Depression is the most common psychiatric disorder that women experience during pregnancy, with estimated prevalence rates as high as 10% worldwide.1 Numerous studies have identified a range of adverse fetal and maternal outcomes associated with untreated depression in pregnancy. In infants, premature delivery, small birth size and weight, and low Apgar scores have been observed, and these children also have a greater risk for subsequent mental disorders. In mothers, depression in pregnancy is closely associated with postpartum depression risk.1

However, treating depression with established therapies during pregnancy presents several challenges. For example, selective serotonin reuptake inhibitors may increase the risk for neonatal pulmonary hypertension, cardiovascular malformations, and fetal death, so patients often decline to use them.1 While psychotherapy may be useful in pregnant women with mild depression, it is largely ineffective for moderate to severe depression due to the length of time required to achieve symptom improvement.1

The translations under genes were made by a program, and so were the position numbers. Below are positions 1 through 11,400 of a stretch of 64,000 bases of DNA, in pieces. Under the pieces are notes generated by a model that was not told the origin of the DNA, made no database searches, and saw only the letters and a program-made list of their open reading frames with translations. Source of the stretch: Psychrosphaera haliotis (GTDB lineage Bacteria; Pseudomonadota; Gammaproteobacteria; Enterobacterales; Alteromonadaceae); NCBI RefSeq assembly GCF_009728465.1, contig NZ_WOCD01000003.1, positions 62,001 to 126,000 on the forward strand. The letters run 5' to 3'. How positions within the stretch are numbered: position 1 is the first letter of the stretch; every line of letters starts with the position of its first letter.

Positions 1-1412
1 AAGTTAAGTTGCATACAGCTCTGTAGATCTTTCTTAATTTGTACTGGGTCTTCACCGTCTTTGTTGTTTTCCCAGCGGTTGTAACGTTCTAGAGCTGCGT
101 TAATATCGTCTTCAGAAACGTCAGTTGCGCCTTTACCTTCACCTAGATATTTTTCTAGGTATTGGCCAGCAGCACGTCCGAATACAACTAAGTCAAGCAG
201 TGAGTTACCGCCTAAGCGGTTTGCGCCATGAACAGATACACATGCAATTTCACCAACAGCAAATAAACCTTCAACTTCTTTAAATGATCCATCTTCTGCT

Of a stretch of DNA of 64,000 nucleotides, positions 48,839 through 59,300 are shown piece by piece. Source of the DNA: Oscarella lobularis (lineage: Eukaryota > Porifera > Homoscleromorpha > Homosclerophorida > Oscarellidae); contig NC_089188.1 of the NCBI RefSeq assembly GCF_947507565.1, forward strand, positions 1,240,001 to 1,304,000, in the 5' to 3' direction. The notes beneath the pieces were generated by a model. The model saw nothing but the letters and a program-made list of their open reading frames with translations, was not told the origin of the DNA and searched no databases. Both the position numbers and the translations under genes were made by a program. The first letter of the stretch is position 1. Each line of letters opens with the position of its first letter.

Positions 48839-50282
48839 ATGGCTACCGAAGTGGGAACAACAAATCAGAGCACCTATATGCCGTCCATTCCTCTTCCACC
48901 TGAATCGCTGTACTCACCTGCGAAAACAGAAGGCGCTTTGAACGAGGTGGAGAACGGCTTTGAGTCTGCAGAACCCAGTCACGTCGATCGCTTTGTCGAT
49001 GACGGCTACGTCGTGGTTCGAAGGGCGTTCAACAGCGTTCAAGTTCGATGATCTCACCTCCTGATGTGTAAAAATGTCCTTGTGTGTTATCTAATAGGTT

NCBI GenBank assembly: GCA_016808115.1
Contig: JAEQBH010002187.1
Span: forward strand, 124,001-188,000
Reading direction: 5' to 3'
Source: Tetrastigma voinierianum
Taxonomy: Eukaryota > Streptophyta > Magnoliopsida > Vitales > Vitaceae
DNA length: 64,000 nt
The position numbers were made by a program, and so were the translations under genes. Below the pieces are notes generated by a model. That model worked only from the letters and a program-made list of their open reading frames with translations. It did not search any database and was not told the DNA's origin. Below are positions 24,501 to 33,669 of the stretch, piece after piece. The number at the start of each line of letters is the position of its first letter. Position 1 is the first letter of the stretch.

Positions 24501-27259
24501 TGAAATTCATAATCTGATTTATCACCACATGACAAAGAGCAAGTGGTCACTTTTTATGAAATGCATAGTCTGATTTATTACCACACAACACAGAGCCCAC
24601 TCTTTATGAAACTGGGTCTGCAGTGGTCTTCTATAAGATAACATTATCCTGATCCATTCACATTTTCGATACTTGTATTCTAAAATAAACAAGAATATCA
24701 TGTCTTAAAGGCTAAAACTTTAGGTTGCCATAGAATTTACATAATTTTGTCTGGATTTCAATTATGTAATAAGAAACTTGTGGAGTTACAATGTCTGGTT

Noninvasive brain stimulation techniques, including repetitive transcranial magnetic stimulation (rTMS) and transcranial direct current stimulation (tDCS), have emerged as an additional effective treatment option for depression.2,3 tDCS may be particularly advantageous because of its low cost, ease of use, minimal side effects, and lack of seizure risk compared with rTMS. Findings from several studies indicate that tDCS is generally safe and has similar efficacy in depression as psychotherapy and pharmacotherapy.1

“The rationale behind using tDCS is based on the understanding that modified neuronal activity in the left and right [prefrontal dorsolateral cortex] DLPFC including the pathophysiologic models of left hypofrontality and interhemispheric imbalance contributes to the development of depressive disorders,” according to a systematic review published online in Brain Sciences.1 “tDCS is supposed to modulate prefrontal dysfunction by changing local neural activity and activity in remote areas via neural networks.”